Representatives of this breed have a tendency to fall out kneecaps. Occasionally, narrowing and the collapse of the trachea or heart problems (patent ductus arteriosus) occur. Sometimes aseptic necrosis of the femoral head may occur.

Yorkies are predisposed to tartar, which must be removed systematically. Sometimes, persistent milk teeth (mainly canines) can be a problem, as they do not fall out by themselves and should be removed by a veterinarian. Too small individuals may have undeveloped fontanelle. There are also allergies and allergies most often caused by improper nutrition and care. Older individuals may suffer from cataract.


Yorkshire terriers as miniature dogs with high temperament need more energetic foods. You can prepare food yourself, adding appropriate calcium and vitamin and mineral preparations, or use ready-made food of good quality (e.g. intended for this breed).

Yorkshire terrier

Adult dogs, which are inedible, can be fed puppy food, then eating even a small amount will meet their needs. Older Yorkies with a tendency to be overweight should get less calorie food.

The daily dose can be divided into several smaller meals. If we want to use supplements that improve the condition of the coat, first consult an experienced breeder or veterinarian.


York coat should be silky, without undercoat. The correct structure resembles human hair, grows throughout its life and does not fall out, which means that the dog of this breed does not molt. However, it requires systematic care, which you should get used to from the puppy.

Treatments must be carried out gently so that they do not stress him and do not cause him pain, otherwise adult York may rebel against them. Care of a representative of this breed requires skill and experience, so it’s better to use the help of an experienced groomer. Do not use cosmetics for people, because they can cause allergic reactions.

Every day you should comb the hair on the head and torso of the York with a metal comb (thin and thick) and a brush with metal wires secured at the ends. Before, we spray the coat with a small amount of conditioner or oil to protect it from breaking. We put a ponytail on our head, remove secretions from the eye area (special liquids are used for this) and keep intimate areas clean – especially in pets with long hair.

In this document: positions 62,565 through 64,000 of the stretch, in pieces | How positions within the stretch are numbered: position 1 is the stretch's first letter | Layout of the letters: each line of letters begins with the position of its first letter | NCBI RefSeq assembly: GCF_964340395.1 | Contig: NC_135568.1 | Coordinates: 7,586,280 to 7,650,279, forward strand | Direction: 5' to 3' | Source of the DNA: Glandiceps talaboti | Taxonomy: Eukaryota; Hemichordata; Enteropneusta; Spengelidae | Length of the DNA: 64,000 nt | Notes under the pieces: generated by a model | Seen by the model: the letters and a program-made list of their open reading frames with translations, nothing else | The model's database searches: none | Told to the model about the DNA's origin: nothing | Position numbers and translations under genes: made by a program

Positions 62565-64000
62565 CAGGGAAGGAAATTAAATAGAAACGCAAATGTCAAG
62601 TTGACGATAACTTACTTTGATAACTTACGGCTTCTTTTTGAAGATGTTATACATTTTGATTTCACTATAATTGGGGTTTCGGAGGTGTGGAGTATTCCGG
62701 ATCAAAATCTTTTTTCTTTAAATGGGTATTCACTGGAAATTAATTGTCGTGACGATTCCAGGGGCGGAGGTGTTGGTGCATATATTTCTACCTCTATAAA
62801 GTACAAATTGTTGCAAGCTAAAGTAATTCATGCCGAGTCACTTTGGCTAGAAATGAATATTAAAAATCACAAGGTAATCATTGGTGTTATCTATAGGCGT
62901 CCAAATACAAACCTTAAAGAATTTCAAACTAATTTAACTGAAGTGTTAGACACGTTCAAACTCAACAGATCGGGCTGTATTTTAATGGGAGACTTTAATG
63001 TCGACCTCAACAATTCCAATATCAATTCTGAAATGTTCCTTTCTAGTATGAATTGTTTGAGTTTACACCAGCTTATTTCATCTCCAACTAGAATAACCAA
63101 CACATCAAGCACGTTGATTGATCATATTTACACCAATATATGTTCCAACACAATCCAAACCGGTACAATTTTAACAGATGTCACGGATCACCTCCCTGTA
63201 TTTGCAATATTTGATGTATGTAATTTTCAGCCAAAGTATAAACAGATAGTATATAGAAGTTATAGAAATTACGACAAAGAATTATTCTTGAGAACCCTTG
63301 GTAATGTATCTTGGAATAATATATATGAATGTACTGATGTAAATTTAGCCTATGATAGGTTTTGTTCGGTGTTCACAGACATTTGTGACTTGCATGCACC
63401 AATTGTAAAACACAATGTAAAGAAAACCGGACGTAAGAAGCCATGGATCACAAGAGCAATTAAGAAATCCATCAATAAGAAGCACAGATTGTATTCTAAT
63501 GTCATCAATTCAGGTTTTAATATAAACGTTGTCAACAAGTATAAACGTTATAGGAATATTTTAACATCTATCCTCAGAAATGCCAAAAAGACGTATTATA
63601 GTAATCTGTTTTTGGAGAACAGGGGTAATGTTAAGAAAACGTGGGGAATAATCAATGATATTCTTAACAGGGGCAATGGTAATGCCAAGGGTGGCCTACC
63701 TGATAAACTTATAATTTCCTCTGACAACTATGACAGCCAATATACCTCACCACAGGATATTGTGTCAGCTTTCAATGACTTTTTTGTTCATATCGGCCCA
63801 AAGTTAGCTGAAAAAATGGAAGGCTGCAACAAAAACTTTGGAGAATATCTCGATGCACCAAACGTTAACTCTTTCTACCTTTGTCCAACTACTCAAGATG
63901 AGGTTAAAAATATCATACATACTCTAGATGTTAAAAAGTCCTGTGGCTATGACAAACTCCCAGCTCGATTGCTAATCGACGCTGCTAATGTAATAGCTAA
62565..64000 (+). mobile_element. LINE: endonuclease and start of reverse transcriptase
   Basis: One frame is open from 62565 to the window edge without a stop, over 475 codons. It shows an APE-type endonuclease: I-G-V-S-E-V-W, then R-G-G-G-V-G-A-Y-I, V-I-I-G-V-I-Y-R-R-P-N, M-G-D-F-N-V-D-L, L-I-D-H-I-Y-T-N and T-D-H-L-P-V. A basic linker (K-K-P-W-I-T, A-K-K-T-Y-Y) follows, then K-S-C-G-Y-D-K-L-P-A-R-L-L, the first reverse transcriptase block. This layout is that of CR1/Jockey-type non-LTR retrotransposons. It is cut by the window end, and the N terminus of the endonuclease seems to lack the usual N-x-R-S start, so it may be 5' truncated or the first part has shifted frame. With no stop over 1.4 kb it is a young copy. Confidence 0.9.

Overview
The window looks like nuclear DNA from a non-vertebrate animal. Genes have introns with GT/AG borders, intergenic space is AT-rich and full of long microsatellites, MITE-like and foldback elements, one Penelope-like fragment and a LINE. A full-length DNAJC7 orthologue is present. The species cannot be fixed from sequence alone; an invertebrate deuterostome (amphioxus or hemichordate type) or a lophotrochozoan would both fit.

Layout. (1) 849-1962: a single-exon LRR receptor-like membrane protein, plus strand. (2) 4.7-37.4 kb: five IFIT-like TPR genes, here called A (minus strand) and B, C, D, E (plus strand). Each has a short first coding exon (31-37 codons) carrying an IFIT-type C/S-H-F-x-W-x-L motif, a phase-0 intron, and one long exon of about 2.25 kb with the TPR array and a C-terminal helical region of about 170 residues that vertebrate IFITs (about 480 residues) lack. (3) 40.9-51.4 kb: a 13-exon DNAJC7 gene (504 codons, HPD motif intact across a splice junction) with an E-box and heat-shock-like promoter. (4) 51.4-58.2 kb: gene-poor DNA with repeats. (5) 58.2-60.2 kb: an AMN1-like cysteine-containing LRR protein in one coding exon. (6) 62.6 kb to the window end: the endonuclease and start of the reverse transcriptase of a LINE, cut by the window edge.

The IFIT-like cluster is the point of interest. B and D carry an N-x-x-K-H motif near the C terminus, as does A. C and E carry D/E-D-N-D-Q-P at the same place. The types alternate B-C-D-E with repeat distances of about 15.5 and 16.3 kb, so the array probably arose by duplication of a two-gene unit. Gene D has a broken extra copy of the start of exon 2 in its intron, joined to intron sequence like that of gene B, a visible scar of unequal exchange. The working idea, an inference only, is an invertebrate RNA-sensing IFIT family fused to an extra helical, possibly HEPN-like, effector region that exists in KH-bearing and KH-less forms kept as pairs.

Once a week, we bathe York in shampoos for long-haired dogs with the addition of mink or almond oil. Shampoos with conditioner are also used. After bathing, balms regenerating the hair and preventing them from breaking and tangling are used. Dry the dog with a dryer set at medium temperature, modeling the hair with a brush so that it adheres to the body.

With scissors, we shorten the hair in the intimate areas, at the edges of the ears and between the pads. With a clipper, you can remove fur from a third of your ears and from the lower abdomen. If you are not planning an exhibition career, we can trim your pet regularly, which will help you keep it clean.

York show must have long hair all over the body, so every day you need to protect it with curlers, which not only protect the coat from damage, but also makes it easier for the dog to move. We put them on previously washed and oiled hair. Every two days they should be developed and put on again after combing the coat.

Yorkshire terrier

Before the dog show, we bathe first in a degreasing shampoo, and then in a nourishing shampoo, which will also burden the hair. Then we apply a conditioner with a similar effect, and then an antistatic liquid. During drying, we straighten and pull out the hair with a brush so that it adheres to the body and does not spin. On the head we put a ponytail, which we decorate with a bow, we cut the hair on the ears, between the pads and in the intimate areas, and we also shorten the coat – the hair on the trunk should not be longer than the legs by more than 1-1.5 cm (this length allows the dog to move freely ).

We present York on the ring. The judge assesses the dogs in the ring in the statics (exhibitors put them on the ground and kneel behind them) and in motion, and then each of them individually on the table and in motion. The dog needs to be taught to behave properly, show teeth, and get used to being touched by strangers.

Yorkshire terrier. Accessories

At the beginning of the York we take out on a normal leash and in a not very wide collar or in suspenders. We use the automatic leash only when our pet learns to walk calmly. Adult dogs with long hair are better not to wear a harness, because their coat can get tangled and damaged.York will be happy to play with stuffed animals, small balls, latex toys or cotton strings. In many situations, transport cages are very useful, so it’s worth getting the ward to stay in them.